In the 9th episode,Meerab resists, claiming her autonomy over her body, by making Murtasim sign a contract. According to this contract, Murtasim is not to touch Meerab until she consents.

After this, their lives go through a series of poorly-depicted emotional sufferings and misunderstandings.It becomes difficult for them to coexist mostly because of two sub-plots of love triangles with Haya and Rohail.

Haya, an unusually excitable character, is another cousin of Murtasim’s. She lives in the same villa and is ready to fall to every low in order to get Murtasim back after his marriage.

Rohail, who was Meerab’s classmate, is an equally volatile character.He lives in a fancy flat in Karachi. After many episodes in which Rohail is shown stalking Meerab, he resorts to assembling a childish noticeboard with Meerub’s photographs on it. He is shown obsessively rambling to this cute noticeboard and trying to reach out to her. The serial is full of gun flashes by feudal lords and sensational plot twists.

A pet peeve for the viewers comes in the form of abrupt character shifts that are too obvious, thanks in part, to Meerab’s nostalgic flashbacks. The most grating is the attitude of the adoptive parents who continue to pretend, despite several reality checks, that nothing has happened.

There are many - arguably unaccounted for - characters shifts in the script. As the plot unravels, Meerab, an aspiring law student with perfectly healthy parents, transforms into a housewife who lives in silence and confusion with her toxic in-laws, absent father and a stalker second cousin.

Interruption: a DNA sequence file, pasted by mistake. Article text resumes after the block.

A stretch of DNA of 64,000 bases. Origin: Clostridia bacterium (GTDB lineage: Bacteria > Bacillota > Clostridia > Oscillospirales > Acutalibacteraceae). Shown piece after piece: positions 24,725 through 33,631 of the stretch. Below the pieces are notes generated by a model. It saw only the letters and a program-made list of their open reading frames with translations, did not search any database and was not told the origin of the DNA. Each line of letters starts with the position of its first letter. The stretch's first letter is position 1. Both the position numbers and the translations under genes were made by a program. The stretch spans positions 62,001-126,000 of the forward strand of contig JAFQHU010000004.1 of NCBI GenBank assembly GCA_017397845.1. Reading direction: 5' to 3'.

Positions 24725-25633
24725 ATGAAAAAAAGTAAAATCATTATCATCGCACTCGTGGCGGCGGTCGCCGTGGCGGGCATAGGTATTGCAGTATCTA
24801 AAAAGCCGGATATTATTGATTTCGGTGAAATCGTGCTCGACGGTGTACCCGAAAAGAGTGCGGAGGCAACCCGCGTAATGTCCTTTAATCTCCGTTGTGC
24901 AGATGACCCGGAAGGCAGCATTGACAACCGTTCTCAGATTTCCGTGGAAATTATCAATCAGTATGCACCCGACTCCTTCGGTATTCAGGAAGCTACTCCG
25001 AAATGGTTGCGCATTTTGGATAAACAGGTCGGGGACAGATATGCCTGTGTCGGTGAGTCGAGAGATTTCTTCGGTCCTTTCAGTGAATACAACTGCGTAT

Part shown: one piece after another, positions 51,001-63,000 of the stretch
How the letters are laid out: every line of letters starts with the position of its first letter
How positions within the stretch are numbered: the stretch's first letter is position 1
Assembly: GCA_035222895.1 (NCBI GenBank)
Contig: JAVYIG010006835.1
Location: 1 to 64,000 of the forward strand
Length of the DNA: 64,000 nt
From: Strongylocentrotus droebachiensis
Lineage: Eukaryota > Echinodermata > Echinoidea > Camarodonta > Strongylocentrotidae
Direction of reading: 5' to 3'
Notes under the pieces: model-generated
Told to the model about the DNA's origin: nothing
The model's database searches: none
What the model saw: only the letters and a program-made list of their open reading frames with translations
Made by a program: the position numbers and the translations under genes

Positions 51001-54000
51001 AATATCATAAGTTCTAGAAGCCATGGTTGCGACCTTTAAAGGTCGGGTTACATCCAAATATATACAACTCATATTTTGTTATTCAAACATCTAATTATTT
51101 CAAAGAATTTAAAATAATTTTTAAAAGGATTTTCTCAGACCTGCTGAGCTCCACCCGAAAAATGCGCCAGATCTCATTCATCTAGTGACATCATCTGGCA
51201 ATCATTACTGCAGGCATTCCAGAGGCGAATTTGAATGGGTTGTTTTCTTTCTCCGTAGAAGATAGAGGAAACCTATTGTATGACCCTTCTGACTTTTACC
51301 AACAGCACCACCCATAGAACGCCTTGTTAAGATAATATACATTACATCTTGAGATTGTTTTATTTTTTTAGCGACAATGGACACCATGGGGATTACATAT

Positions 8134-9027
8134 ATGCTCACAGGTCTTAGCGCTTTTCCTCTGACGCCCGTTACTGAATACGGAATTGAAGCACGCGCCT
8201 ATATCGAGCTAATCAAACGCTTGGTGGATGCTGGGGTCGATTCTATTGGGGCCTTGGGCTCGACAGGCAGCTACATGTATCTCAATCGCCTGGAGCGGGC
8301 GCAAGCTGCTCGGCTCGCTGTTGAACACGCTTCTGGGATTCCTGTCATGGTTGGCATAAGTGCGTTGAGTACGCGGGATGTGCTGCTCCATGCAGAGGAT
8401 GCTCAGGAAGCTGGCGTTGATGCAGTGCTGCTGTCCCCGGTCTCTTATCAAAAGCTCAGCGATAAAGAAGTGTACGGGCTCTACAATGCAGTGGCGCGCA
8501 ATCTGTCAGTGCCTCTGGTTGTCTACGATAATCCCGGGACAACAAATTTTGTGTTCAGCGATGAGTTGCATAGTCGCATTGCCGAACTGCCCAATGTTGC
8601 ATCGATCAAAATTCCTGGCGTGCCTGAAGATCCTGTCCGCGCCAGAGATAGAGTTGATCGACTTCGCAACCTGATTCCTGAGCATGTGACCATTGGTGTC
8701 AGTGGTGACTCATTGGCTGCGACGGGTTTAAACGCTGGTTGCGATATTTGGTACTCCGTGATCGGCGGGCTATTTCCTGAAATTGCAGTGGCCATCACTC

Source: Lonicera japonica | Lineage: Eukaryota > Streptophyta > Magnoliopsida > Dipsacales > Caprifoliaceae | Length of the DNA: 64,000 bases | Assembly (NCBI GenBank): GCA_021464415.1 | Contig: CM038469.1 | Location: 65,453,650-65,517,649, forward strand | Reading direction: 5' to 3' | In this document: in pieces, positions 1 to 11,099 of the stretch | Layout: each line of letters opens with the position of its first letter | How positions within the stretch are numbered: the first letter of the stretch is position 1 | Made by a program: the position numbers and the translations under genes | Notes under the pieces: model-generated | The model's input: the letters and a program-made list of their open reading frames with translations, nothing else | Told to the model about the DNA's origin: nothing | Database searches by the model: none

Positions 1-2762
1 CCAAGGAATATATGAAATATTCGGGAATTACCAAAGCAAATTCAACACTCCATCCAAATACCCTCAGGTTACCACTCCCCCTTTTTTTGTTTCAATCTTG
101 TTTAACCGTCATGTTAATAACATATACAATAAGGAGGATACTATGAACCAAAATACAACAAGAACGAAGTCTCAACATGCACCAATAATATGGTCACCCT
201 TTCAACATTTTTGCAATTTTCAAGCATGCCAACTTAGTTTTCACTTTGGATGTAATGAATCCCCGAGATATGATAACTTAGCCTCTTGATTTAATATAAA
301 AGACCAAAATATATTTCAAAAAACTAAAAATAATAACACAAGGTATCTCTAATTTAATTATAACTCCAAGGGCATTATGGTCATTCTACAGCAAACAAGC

Murtasim’s character unfolds as one of a conservative landlord who transforms into an understanding husband who protects his marriage by exhibiting both conservative and progressive responses to various events.

After a long coercive consent-building process between the couple, episode 26 showed multiple serious invasions of the couple’s privacy and how they handle it.

This episode is meant apparently to show how invasive desi joint families can be on any given day. There is black magic, stealth, eavesdropping, petty politics, attempts to restrict reproductive rights, blame games, jealousy, lack of communication and deliberate ghosting.

In this episode, Haya jealous of a false alarm by Maa Begum about Meerab’s pregnancy finds Meerab’s marital contract (predictably) under her pillow and takes it to the elders.

They respond by making it everyone’s business. The story takes another turn when Murtasimtells his family to stay out of their marriage. This particular scene is worth watching with desi families.

Such scenes,though rare, can be the salvaging grace for the serial. They hint at the possibility that the script had the potential to be different from the routine. The play would still need better casting and some editing at the preproduction stage.

Instead, the directorseems more invested in the production and post-production, the standard mistake in the mainstream TV drama in Pakistan.

The writer is a theatre practitioner and a drama critic.

On privacy